Old Lady If only she had spiked some sharp edges, or starred in a town scandal if she’d harbored an ounce of meanness my grandmother would be poem fodder. But she was plump and warm like the feathers and flannel she tucked us into at bedtime. Late at night one or the other of my uncles crashed our peace, stinking of drink and manure not bothering to remove their heavy boots strewing straw and pig shit over the polished floor, violating her horsehair couch with their grime-stiff overalls. The Old Lady, they called her, never mother. No terms of endearment. As sons, they’d each received a farm, fertile, golden. But like little boys weaned from the breast they pestered for some elusive appeasement, leaving only when her tears shamed them. By morning she was sunny, stirring us awake with the smell of toast, stewing blueberries, and her untroubled voice, singing a German lullaby: “So Viel Stern’ Am Himmel Stehen An dem blauen Himmelszelt”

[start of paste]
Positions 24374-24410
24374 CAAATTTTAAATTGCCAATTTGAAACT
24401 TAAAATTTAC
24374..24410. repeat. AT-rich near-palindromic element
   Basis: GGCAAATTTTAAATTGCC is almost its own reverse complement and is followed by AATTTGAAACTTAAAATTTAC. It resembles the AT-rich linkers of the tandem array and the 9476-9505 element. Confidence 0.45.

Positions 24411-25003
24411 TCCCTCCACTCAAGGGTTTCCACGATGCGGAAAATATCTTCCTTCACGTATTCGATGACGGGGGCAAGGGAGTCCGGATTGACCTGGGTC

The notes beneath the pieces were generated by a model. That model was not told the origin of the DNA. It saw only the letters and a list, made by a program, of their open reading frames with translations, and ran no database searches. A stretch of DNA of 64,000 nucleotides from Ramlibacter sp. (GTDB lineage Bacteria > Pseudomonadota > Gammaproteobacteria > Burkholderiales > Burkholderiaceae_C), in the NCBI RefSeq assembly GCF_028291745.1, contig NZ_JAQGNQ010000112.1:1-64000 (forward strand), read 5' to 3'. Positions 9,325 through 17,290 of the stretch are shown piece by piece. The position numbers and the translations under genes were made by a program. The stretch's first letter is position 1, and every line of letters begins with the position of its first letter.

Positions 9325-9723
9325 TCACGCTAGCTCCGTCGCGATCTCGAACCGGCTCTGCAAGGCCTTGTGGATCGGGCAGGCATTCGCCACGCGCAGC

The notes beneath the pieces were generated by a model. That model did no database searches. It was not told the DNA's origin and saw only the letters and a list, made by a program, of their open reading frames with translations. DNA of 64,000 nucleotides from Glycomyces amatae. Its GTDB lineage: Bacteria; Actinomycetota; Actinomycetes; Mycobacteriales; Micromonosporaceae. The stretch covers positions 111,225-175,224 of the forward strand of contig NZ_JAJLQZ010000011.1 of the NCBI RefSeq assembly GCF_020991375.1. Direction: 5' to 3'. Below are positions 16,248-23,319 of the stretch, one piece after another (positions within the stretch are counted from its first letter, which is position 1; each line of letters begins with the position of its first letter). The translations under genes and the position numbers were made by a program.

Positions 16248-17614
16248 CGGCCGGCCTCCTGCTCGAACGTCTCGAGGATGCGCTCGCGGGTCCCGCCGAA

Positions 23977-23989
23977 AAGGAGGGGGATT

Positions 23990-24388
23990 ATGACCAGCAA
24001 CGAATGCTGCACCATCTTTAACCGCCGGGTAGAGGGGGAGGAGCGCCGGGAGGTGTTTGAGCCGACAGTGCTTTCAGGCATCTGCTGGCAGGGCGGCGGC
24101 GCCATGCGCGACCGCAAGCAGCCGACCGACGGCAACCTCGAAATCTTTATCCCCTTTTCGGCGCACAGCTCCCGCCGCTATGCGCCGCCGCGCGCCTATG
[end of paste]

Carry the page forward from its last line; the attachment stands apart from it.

Wished Away I wish for the days I wished my teen granddaughters wouldn’t sprawl across my silken bed in street clothes their pollen infested ripped shorts and indoor/outdoor socks defiling my anti-allergy refuge reveling in their secrets and embarrassments trying their bravado on each other like leather bustiers. Where was the sage warning me to be careful what I wished for, those long afternoons all breathable air saturated with happy chittering and chortling. They’re gone. My satin comforter smooth, fresh as the first chill of September. Today I’ll gather apples as the air becomes crisp, something to put up for winter. Think how the jewels will glisten under glass.